Dear Kids, Mummy's going to India. Part 2

Jul 21, 2016

After arriving in Chennai, the state capital of the southern Indian state of Tamil Nadu, we caught the overnight train about 395 kms (or about 8 hours on the train) southeast to the Pudukkottai district, one of the least urbanised districts in Tamil Nadu where 80% of the people live in rural areas.

Here we met the wonderful staff from World Vision India's Pudukottai Area Development Programme (ADP) office, who talked us through the projects that they are working on across 74 villages, which house approximately 16,500 children.

One of the main things that I love about World Vision is that they are not about just walking into a village, telling them what they need, throwing a bit of time and money into it and then leaving them be. It is so, so, SO much more than that. World Vision employ people that live in the area and know it very, very well. They talk with the people, they learn and assess what the main issues are in these areas and then they develop a long term plan to assist where they can, with education as a key element. At the heart of all of this, is the children. Their rights and their needs are top priority and it is through child sponsorship that funds are raised in order to be able to impact their lives and that of their families and communities, for the better. One of the main things that struck me about the World Vision staff was their passion for their work. It was so evident in the way that they spoke and it is so much more than a job for them.

Photo by Theodore Sam Paul
Dear Kids, today's little story is about a bright colourful school, a whole lot of kids, some water and a garden.
Photo by Theodore Sam Paul
You know how I am always encouraging you to eat vegetables, because they are full of vitamins and minerals essential for your health and nutrition? Well, this is the same for all children around the world. Unfortunately in some areas of the world though, children do not have access to good, nutritious food for a variety of reasons. In this region, one of the biggest issues for children is malnutrition (which leads to stunting and wasting which can have irreversible effects on the brain and development) and this is mainly due to people being too poor to provide nutrient rich meals and also because of improper rain fall which leads to a lack of water.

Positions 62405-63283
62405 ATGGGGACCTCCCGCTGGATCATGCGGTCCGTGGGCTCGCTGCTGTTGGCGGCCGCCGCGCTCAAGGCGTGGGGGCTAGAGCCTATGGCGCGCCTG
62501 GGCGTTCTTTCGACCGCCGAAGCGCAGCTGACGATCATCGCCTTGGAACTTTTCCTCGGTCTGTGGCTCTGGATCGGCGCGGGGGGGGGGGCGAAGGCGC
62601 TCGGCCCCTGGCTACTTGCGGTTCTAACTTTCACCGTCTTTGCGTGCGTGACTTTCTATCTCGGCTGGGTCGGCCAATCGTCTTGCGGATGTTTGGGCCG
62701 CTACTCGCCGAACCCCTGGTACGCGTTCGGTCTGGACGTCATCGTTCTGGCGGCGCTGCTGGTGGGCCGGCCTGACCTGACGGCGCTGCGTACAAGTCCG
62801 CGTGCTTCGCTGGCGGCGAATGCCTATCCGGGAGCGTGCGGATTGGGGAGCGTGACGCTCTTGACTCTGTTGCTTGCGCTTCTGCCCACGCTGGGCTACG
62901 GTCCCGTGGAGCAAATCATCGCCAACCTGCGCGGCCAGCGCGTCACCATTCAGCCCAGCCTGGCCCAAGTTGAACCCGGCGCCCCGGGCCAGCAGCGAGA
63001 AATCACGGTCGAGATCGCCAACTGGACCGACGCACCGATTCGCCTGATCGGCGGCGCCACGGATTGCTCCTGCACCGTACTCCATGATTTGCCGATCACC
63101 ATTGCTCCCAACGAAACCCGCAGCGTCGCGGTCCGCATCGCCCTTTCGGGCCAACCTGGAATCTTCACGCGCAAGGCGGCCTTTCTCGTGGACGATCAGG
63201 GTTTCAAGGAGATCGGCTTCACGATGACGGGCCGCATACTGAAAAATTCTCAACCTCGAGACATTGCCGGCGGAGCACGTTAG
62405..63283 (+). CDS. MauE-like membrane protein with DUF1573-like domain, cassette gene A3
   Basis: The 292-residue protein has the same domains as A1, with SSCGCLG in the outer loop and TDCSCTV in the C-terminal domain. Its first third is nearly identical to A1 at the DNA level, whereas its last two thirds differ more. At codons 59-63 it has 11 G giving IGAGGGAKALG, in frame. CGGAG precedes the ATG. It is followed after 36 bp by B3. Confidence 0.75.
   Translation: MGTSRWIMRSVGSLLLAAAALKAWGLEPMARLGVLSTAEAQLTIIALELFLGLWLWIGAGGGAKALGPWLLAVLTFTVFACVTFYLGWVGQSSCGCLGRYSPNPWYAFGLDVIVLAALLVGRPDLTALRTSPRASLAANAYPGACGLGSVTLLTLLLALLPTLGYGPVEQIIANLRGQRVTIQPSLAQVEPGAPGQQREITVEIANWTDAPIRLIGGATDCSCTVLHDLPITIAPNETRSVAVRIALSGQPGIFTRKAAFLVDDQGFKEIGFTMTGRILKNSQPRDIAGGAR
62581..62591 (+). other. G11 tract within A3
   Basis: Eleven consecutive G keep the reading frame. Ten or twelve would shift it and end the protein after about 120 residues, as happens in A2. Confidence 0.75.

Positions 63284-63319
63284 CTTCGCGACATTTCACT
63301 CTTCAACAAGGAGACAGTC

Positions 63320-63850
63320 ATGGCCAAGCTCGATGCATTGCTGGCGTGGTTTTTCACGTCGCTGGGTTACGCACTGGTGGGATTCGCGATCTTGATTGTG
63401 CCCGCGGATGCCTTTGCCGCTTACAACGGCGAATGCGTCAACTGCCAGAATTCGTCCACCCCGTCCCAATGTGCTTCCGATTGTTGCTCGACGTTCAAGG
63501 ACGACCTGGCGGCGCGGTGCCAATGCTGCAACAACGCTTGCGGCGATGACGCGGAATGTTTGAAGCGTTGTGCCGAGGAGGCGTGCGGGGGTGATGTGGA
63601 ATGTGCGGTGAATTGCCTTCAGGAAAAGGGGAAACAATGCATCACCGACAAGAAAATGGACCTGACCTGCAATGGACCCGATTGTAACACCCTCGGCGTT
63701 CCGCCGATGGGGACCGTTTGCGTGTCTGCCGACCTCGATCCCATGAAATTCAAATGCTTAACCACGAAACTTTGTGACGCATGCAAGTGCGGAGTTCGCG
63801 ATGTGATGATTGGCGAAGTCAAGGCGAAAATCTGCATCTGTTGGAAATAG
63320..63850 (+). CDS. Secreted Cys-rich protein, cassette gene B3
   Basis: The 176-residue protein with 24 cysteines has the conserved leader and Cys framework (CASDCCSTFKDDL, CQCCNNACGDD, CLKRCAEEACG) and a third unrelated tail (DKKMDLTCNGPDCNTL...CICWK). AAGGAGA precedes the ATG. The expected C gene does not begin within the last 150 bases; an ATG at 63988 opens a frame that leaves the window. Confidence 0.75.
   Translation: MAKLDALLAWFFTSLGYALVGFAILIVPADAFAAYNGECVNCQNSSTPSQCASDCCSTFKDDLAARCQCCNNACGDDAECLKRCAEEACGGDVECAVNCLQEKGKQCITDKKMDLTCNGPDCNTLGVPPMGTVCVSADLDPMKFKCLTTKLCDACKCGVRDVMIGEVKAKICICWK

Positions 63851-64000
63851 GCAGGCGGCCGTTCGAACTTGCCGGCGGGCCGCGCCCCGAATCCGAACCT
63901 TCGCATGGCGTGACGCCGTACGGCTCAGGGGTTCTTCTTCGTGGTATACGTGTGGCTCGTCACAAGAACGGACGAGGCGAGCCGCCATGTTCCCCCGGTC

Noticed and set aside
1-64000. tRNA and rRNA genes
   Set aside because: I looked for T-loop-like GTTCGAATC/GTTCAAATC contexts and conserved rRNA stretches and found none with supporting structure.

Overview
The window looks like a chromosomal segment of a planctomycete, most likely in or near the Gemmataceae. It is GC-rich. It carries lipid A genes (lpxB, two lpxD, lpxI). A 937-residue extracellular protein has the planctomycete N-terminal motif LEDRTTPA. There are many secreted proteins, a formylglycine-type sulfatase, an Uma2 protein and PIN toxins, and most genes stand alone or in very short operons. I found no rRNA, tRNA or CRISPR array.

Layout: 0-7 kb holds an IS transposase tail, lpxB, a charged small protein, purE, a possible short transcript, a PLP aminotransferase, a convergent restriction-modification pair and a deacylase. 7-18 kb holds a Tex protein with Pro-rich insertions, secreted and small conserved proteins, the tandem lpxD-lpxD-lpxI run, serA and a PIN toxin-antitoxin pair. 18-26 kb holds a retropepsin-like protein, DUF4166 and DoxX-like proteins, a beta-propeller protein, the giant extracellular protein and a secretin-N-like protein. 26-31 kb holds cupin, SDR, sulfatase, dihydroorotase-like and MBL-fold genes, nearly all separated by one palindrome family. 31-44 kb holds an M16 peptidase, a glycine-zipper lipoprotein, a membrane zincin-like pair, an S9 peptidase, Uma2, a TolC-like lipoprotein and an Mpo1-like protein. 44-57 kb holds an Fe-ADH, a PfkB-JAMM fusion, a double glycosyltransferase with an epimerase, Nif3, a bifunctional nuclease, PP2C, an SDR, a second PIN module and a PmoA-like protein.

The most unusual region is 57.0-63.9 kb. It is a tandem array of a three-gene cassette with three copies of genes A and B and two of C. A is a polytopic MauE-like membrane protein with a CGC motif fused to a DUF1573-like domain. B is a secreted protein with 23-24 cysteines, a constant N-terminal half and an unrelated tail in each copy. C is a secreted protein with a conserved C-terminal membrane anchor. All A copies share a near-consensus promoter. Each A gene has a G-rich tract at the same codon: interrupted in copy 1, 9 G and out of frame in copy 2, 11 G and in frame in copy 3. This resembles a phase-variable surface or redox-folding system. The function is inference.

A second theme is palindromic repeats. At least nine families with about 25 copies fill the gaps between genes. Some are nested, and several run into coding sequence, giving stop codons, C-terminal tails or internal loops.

At this school, as well as the regular subjects, children are being educated about health, hygiene and nutrition and each day they are provided with an nutritious, organic meal to help tackle the issue of malnutrition. As the school has a number of sponsored children in attendance, World Vision helped them establish a Nutrition Garden so that they could grow, harvest and prepare their own organic vegetables.
Unfortunately, without adequate water, the garden could not survive, so World Vision put in a bore well, (dug very deep under ground to access water), so now the school has access to clean, safe water, not just for drinking and hygiene, but also so that their Nutrition Garden can survive and thrive.
Photo by Theodore Sam Paul
Meeting the children was so wonderful. I saw the same sparkle in their eyes as in yours and their smiles warmed my heart.
Dear Kids, these children deserve to be healthy and well nourished so that they may grow and learn and thrive, just like you. It is wonderful that through the generosity of child sponsors and the work of World Vision, that this can be a reality for these children.

Also, please eat your veggies. Love Mum.

If you missed Part 1, you can see it here. Also, You can follow along with our adventures over on Instagram, under the tag #wvaindia and #wvabloggers. I’m here in India with fellow bloggers, Kelly from Be a Fun Mum and Alison from Talking Frankly. Check out their sites for even more of the story.

Thanks for reading and sharing,
Debs :)

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